Like the dance sequences, the scenes of violence (and violent abandon) are done quite well here.

On to what I didn’t like about the film.

At two hours and 32 minutes, I thought Gaudagnino’s film was too long. The pacing is a bit slow in parts, but I’ll admit I was never bored. The only scene that really annoyed me was that first one between Patricia and Dr. Klemperer (which is actually problematic, since a movie, like a good book, should grab you right away). There could have been some cutting to make the whole thing flow a bit smoother.

And then there’s Lutz Ebersdorf. A lot was made of this actor before the movie came to theaters. If you didn’t hear the controversy, no one had ever heard of Mr. Ebersdorf before, and there was speculation about his true identity. It turns out the role is played by Tilda Swinton under mostly effective prosthetic makeup. Many people said the makeup effects were so good, they couldn’t even tell it was Ms. Swinton beneath it all. Guadagnino tried to pull one over on us, but it was exposed before the film opened in America.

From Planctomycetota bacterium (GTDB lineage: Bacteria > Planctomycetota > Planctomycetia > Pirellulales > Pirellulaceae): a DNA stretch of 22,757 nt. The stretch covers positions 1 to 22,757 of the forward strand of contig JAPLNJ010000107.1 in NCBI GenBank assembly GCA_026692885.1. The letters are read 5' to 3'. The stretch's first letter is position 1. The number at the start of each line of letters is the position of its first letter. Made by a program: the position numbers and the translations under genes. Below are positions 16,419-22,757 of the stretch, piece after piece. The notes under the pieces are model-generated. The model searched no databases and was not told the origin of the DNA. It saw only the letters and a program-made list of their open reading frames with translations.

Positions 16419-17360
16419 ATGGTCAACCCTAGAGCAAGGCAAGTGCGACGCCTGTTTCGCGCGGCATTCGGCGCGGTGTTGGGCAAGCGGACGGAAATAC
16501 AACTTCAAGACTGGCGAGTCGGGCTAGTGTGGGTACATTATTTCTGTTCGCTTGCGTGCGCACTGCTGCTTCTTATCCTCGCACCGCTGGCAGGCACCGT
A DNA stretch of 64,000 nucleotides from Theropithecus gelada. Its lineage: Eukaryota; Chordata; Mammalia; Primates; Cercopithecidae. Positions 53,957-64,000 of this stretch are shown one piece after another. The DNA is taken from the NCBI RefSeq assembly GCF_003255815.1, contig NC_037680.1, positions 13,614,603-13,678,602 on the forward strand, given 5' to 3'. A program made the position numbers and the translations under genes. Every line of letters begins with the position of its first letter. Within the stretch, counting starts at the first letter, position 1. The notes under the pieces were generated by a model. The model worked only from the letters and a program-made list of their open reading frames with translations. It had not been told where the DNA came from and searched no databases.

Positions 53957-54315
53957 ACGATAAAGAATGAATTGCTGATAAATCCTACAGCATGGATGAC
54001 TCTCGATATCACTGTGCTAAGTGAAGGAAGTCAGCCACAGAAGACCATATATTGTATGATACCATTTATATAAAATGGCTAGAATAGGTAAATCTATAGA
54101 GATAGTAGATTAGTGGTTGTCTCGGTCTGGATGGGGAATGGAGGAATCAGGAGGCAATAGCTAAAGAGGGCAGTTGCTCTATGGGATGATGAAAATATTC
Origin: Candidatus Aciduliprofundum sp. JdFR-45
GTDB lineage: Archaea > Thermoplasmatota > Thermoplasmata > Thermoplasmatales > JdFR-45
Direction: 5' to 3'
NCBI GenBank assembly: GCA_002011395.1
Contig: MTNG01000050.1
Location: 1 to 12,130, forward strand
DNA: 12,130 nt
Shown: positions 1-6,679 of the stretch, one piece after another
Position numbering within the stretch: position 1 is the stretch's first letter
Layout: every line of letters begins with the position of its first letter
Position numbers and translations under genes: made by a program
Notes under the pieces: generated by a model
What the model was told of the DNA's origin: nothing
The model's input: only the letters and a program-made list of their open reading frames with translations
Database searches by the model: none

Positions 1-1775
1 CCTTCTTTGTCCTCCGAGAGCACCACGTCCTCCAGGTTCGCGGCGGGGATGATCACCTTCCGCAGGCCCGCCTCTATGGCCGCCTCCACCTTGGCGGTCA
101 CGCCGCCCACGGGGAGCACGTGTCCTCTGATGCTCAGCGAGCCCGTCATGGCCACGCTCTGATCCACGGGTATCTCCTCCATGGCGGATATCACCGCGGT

The thing is, I don’t’ think it’s half as clever as Guadagnino seems to think it is.

Yes, there are a few scenes, like that problematic first one, where Swinton really does look like an old man. The makeup is terrific. But in other scenes, it doesn’t look as impressive—and in certain shades of light, you can see Ms. Swinton’s features quite easily. So the makeup is not consistently believable throughout the entire film. Secondly, there’s the matter of Mr. Ebersdorf’s voice. It doesn’t sound at all like a man’s voice—and, to me, it sounds clearly like Tilda Swinton’s. Maybe if they’d played around with voice effects, deepening it a bit, it would have been more convincing. But as is, I didn’t think it was too difficult to realize we were being hoodwinked. It was also very distracting, taking me out of the movie almost every time Dr. Klemperer was onscreen. Swinton does a good job with the character, and should be commended for her virtuosity. But not once was I convinced this was a real actor. If I didn’t know beforehand that Swinton was playing him, I’m not saying that I would have been able to identify her immediately (except that voice might still have given it away). But I would have still been aware that something was definitely “off” about him, and it still would still have been distracting.